Living on the margins of two cultures

It is increasingly obvious to us all living in Aotearoa New Zealand in 2017 that we are a nation of many, many different cultures. The debates around immigration policies currently going on among our politicians is testament to this fact! For those of us who advocate for, and work with, gifted and talented children and young people it is important that we acknowledge this growing diversity in our population and that we consider multi-cultural concepts of giftedness in our definitions to reflect this diversity.

But I wonder how well we are doing this? In this blog, I want to query how well we really understand what it is like for the very diverse population of Asian gifted and talented students in our schools and centres? How much attention are we giving to the experiences of school for these children and young people?

The ERO report of 2008 stated that:

Gifted and talented students represent diverse ethnic backgrounds and ages, with a multiplicity of gifts and talents. Concepts of giftedness and talent vary across culture. Schools’ definitions and ways of identifying should reflect the beliefs, values, attitudes and customs of the school community. (p.16)

However, the report found that “for most schools, providing for this diversity was a challenge” (p. 51). Schools were not including multi-cultural concepts in their definitions of giftedness and talent and were not communicating with their communities in order to develop a broader understanding of what giftedness may mean for students from different cultures. More recent data comes from a national research project being carried out by a team of researchers from giftEDnz. Emerging findings show that less than one third of the schools who responded to the survey said that they included any reference to multi-cultural conceptualisations of giftedness in their definitions and that abilities and talents that were specifically related to culture were seldom identified by teachers and schools. So it appears that we may not have progressed very far since 2008 in terms of understandings around cultural conceptions of giftedness.

I think this presents a problem for gifted and talented young Asian students who could be seen to be “living on the margins of two cultures” (Nuthall, 2007). Tensions may exist between the culture of school and the culture of home for students of different ethnicities from that of the majority European culture of our schools. For example, how many teachers of Asian ethnicity are there in our schools and centres, I wonder?

I think too, that there is a prevailing discourse in society of the hard working, high achieving but not particularly social Asian student which is often reinforced by populist literature. But is this really the narrative for these able adolescents of Asian ethnicity? We actually know little about how these students think and feel about being positioned in this way because this is a group of learners about which very little research has been carried out.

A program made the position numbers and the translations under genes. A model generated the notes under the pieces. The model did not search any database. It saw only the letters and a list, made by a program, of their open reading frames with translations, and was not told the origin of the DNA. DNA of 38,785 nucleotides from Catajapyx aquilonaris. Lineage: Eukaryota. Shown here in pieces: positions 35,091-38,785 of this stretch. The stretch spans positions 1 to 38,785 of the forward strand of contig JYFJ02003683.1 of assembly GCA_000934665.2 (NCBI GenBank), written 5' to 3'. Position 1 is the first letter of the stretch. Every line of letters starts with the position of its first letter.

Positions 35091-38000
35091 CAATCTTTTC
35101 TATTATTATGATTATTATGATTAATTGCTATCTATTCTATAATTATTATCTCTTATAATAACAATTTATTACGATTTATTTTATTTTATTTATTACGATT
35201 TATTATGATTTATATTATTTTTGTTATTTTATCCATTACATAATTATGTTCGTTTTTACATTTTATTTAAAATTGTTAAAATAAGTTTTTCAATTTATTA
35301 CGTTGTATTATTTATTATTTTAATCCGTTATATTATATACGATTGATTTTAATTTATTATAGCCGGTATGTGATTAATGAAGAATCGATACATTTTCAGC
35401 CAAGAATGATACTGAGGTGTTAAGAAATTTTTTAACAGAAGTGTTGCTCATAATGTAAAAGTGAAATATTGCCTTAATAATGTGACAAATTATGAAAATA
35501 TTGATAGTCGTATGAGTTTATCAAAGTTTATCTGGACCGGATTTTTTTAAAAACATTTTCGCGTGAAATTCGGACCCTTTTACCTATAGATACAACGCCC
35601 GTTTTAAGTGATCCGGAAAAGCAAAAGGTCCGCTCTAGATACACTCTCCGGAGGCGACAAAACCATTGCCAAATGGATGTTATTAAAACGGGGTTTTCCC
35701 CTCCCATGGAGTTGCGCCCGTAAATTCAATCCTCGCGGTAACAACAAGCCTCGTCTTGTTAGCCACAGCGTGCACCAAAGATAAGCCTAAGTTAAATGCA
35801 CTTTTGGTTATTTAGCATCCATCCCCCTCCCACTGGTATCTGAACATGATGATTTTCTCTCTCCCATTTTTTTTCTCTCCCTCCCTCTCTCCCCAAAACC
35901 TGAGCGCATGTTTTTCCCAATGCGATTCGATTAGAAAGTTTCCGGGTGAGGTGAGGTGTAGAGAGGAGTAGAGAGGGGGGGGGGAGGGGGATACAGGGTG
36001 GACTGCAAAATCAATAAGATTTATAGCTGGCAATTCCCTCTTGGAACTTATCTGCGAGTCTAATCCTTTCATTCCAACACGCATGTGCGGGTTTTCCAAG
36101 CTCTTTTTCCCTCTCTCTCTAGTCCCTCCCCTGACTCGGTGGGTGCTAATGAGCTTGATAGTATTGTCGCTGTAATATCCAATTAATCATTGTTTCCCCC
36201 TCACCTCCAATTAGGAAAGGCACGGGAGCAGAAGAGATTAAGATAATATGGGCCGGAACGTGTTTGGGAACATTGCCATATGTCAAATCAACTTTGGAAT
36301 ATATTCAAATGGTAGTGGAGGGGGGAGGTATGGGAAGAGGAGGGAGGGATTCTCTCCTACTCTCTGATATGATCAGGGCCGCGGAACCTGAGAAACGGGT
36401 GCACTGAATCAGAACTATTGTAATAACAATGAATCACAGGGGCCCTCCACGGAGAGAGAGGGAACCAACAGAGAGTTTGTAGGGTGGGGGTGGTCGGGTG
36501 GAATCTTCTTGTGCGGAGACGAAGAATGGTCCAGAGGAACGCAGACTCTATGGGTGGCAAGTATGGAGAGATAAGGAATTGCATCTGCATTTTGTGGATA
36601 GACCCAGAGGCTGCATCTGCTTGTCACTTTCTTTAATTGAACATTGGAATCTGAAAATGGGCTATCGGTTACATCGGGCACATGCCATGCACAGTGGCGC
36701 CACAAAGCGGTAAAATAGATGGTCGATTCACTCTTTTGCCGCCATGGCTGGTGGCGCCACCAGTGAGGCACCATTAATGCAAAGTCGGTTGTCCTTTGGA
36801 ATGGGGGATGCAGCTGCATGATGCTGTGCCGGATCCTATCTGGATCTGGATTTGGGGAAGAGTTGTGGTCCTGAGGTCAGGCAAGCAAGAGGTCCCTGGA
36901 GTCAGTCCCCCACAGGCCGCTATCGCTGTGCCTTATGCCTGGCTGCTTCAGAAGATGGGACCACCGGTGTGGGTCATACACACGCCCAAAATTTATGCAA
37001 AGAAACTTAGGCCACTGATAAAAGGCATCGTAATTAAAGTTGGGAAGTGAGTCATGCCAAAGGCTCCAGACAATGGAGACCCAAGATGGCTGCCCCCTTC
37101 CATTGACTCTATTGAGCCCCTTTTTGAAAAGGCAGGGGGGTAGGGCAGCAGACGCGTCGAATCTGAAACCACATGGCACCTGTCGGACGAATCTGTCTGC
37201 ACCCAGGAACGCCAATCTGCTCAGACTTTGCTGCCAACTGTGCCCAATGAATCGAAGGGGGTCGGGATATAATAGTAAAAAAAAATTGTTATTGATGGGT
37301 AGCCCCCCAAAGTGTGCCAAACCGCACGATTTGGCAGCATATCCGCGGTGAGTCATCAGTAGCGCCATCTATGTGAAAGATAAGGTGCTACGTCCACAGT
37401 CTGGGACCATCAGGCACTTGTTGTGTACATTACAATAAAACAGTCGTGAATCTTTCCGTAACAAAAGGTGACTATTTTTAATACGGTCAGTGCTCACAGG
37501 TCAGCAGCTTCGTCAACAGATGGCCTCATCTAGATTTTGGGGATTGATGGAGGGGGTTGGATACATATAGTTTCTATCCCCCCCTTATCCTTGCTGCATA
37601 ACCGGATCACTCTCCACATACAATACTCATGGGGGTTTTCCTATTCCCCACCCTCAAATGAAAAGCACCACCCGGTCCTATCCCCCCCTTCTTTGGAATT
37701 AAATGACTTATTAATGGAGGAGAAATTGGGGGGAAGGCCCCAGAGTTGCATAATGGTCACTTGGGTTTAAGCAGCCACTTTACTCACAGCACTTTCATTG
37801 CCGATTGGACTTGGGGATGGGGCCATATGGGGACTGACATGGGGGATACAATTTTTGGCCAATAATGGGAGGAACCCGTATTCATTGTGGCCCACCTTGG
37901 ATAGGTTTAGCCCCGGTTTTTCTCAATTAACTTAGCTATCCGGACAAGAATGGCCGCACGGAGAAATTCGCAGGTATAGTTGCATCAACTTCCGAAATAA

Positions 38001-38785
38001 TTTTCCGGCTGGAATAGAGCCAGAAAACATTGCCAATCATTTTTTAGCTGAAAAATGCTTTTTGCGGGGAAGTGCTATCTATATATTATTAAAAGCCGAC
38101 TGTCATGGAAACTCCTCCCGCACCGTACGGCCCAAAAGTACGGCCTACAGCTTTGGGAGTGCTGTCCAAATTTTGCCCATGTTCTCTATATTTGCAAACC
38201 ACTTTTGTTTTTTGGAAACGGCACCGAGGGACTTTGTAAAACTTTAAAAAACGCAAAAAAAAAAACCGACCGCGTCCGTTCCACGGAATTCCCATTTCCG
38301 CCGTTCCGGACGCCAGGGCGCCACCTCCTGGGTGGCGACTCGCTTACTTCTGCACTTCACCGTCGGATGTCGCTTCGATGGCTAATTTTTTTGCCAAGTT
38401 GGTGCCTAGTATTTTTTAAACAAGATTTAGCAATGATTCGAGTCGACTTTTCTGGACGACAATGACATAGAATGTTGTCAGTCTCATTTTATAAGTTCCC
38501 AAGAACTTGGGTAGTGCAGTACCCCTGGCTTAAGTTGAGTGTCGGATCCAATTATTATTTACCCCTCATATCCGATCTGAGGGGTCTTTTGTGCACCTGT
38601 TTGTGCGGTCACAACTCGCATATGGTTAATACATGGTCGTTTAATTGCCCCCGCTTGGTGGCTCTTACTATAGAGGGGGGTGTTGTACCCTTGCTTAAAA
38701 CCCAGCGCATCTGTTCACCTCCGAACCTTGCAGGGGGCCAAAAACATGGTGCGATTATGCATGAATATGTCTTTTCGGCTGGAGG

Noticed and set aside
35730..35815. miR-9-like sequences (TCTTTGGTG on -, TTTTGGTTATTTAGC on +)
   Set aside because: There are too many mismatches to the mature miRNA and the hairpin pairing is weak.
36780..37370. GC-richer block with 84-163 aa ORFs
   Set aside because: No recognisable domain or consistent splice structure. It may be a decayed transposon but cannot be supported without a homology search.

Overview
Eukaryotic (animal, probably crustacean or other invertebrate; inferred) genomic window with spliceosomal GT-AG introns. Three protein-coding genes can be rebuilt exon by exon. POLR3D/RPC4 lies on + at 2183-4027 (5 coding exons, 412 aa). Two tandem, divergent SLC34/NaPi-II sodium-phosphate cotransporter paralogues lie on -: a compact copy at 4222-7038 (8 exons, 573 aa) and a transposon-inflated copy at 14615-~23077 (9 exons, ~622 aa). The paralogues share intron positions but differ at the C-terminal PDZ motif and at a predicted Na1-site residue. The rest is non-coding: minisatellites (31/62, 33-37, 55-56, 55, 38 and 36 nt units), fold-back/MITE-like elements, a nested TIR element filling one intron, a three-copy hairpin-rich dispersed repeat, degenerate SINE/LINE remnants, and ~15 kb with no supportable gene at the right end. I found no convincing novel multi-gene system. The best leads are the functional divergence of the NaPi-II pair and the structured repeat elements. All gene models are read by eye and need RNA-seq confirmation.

Further, if there is a cultural expectation to achieve highly for some of these students how do they reconcile this with the NZ anti-intellectual discourse that is still evident in our schools (Tapper, 2014)? The high achieving Asian lawyer, Mai Chen, referred to this in her speech at the 2013 ‘Women of Influence’ awards, when talking about her schooling experiences in New Zealand:

“When you don’t achieve you’re dumb. When you do well, you’re up yourself” (Mai Chen, 2013).

Chen also maintains that although it is a fact that students of Asian ethnicity are represented in significant numbers in top achievement results across a range of areas, there seems to be what she refers to as a “bamboo ceiling” (Mai Chen, 2013) for these young people when they leave school and tertiary institutions as highly qualified young people. The top jobs are harder to get for Asian professionals.

All interesting wonderings, I believe, and wonderings which point to the ever growing diversity of gifted and talented children and young people who are experiencing school in Aotearoa New Zealand. If we are to really provide appropriately for this diversity we need to appreciate and understand the developing identities of all our culturally diverse young people. I would love to see educators from our field spend more time talking to, and learning from, gifted and talented Asian learners as they work to bridge the gap between their two cultures.

Written by Dr Louise Tapper, Chair of giftEDnz The Professional Association for Gifted Education.

Chen, M. (2013). Acceptance speech for Women of Influence Awards. Wellington, New Zealand.

Education Review Office. (2008). Schools' provisions for gifted and talented students. Wellington: Education Review Office.

Nuthall, G. (2007). The hidden lives of learners. Wellington: NZCER Press.

Tapper, L. (2014). “Being in the world of school”: A phenomenological exploration of experiences for gifted and talented adolescents (unpublished doctoral dissertation). University of Canterbury, Christchurch, New Zealand

Posted as part of the 2017 New Zealand Gifted Awareness Blog Tour #NZGAW, run by the New Zealand Centre for Gifted Education.

Credits:

Created with images by jeffjuit - "portrait japanese face asian girl person female" • UNICEF-Ecuador - "©UNICEF/ECU/2017/Arcos" • joyceliu78 - "boy thinking infant child asian vietnamese chinese"

Report Abuse

If you feel that this video content violates the Adobe Terms of Use, you may report this content by filling out this quick form.

To report a Copyright Violation, please follow Section 17 in the Terms of Use.